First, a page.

W3C home > Mailing lists > Public > www-style@w3.org > July 2014

Re: [css-color] Exposing browser color parsing to JS

From: Tab Atkins Jr. <jackalmage@gmail.com>
Date: Thu, 10 Jul 2014 21:13:03 -0700
Message-ID: <CAAWBYDD0yN-+VyN_vJ2fi6jjk5okvZtDuhW+u9nG1JjA+PeuaQ@mail.gmail.com>
To: Lea Verou <lea@verou.me>
Cc: www-style list <www-style@w3.org>
On Thu, Jul 10, 2014 at 9:06 AM, Lea Verou <lea@verou.me> wrote:
> I definitely agree that this is something that should be added, but the suggested API looks a bit clumsy and unwieldy to me.
> 1. So to convert from HSLA, you call fromHSLA(), but to convert *to* HSLA you need to serialize through toString("hsla")? So, to get a color’s hue, you need to call .toString("hsla") and then regex match to get the first number?! Would be much more convenient to have hue, saturation, lightness getters/setters as well. And hsl/hsla getters/setters, that return/accept an array.

You seem to have missed the asHSL() function (and related one for hex).

> Of course, serialization functions are also needed, but not sure about the toString() with arguments approach. Looking into other JS classes, this doesn't seem consistent. For example, Date includes a toString() method that is invoked automatically, as well as toDateString(), toISOString(), toGMTString() etc.

Note that the argument is optional, and has a default, so normal
stringifying will work just fine.

> 2. Why name it RGBAColor and not just CSSColor or Color?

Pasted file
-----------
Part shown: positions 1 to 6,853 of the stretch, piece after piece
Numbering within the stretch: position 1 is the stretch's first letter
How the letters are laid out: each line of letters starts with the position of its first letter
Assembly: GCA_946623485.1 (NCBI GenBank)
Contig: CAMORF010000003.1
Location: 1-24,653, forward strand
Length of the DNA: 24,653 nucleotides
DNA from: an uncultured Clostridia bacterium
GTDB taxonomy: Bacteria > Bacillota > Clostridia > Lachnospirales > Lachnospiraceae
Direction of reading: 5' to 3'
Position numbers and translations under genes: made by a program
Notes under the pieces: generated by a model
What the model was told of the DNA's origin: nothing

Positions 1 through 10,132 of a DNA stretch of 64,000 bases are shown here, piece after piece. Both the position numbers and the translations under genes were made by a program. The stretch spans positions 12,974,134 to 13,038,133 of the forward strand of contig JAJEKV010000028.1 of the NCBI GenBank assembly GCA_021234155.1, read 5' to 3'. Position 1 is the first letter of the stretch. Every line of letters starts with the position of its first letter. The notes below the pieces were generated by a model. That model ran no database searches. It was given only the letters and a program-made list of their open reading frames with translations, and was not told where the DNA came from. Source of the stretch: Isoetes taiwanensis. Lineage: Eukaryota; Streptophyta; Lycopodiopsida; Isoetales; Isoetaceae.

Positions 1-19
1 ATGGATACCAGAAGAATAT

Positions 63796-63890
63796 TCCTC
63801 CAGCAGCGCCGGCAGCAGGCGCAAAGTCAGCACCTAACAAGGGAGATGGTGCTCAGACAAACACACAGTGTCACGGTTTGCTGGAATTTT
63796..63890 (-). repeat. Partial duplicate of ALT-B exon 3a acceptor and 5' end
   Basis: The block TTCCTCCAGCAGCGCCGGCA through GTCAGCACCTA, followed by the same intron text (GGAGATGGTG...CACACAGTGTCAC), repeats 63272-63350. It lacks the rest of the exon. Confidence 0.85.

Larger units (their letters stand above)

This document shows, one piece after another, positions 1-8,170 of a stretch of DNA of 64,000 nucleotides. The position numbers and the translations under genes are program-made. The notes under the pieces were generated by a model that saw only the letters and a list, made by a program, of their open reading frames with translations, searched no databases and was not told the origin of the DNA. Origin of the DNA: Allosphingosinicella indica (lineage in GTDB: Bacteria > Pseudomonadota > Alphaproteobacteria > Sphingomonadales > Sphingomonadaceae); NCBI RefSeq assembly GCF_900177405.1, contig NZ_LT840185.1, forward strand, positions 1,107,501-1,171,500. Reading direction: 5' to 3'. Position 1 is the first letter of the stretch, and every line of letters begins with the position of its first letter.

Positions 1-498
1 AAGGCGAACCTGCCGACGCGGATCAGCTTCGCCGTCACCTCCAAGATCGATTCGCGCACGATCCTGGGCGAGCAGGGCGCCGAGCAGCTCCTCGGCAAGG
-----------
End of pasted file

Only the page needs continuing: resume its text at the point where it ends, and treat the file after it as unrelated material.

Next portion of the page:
It's not specific to CSS, so I wanted to avoid a CSS prefix (this is
similar to why we eventually settled on "DOM" as a prefix for the
geometry classes).

I used "RGBAColor" specifically because it is an RGBA color; the
default attributes exposed are for RGBA.

> What if parseColor() is used to parse a device-cmyk() color? It would just fail? That seems counter-intuitive.

device-cmyk() is RGBA-compatible.  By necessity, all CSS colors must be.

> 3. Using the Euclidean distance in the RGB space to determine color difference has been known to have VERY bad results, as RGB is not perceptually uniform. The appropriate measure is DeltaE, which would be immensely useful in a UA-provided Color class, *especially* because it’s so difficult to compute for authors (if it’s exposed through a distance() method that accepts another color). [1]

What is this in reference to?  Is this just a request for a distance
function?  It sounds like a complaint about something in the proposal,
which is confusing me.

> 4. As it currently stands, this color class merely does conversions to/from Hex/HSLA/RGBA. There are so many more things authors want to do with a Color class. For example:
>         - Getting relative luminance
>         - Manipulating colors to make them lighter/darker/etc (an interesting question here is: Do these methods modify the current instance, or return a new one?)
>         - Calculating color contrast between two colors
>         - Color interpolation
>         - Alpha blending
>         - Blending modes

Many of these I want to leave off until we figure out exactly how
we're doing them in CSS; the color() function currently in the spec is
a proposal, but we haven't committed to it yet.

Intentionally, though, the class is designed to make it easy for
authors to extend with their own code.

> 5. It might be nicer if the constructor also accepted a string, instead of having to use parseColor() for that.

Color string parsing *is* specific to CSS, which is why I placed it
over there.  Is there any real difference between "new
RGBAColor('red')" and "CSS.parseColor('red')"?

> 6. It would be nice if it’s not tied to the DOM, so that it could be included in DOM-less environments as well, like Web Workers or NodeJS, so that people can stop doing this kind of sh!t over and over again [2]. If this means that things like inherit/initial/currentColor aren't supported, so be it.

It's not tied to the DOM in any way.  What makes you think that?

Received on Friday, 11 July 2014 04:13:52 UTC

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